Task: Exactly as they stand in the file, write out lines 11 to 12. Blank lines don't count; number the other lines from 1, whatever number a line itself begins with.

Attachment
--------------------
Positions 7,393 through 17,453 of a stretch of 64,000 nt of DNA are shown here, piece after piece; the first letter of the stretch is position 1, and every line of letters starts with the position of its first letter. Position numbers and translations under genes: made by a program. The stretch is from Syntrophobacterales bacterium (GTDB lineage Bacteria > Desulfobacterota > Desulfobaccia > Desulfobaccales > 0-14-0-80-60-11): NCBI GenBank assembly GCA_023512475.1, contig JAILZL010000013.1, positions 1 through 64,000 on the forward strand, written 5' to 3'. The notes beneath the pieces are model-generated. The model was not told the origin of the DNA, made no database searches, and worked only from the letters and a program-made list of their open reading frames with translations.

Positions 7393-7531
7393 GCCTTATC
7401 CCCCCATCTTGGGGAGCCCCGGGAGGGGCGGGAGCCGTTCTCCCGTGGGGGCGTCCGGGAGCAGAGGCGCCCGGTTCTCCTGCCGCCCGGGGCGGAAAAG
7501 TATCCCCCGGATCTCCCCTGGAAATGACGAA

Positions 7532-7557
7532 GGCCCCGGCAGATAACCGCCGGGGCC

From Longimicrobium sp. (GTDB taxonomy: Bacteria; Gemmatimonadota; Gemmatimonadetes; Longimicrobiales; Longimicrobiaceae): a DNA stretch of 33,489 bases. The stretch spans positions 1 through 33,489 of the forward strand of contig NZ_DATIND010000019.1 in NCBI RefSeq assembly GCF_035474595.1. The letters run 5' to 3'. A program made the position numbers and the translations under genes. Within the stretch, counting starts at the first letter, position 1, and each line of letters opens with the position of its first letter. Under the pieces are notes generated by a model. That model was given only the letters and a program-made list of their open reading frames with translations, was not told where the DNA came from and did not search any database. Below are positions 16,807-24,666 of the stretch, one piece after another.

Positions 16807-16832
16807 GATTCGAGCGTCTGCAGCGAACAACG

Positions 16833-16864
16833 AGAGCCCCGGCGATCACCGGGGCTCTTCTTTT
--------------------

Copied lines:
Positions 16833-16864
16833 AGAGCCCCGGCGATCACCGGGGCTCTTCTTTT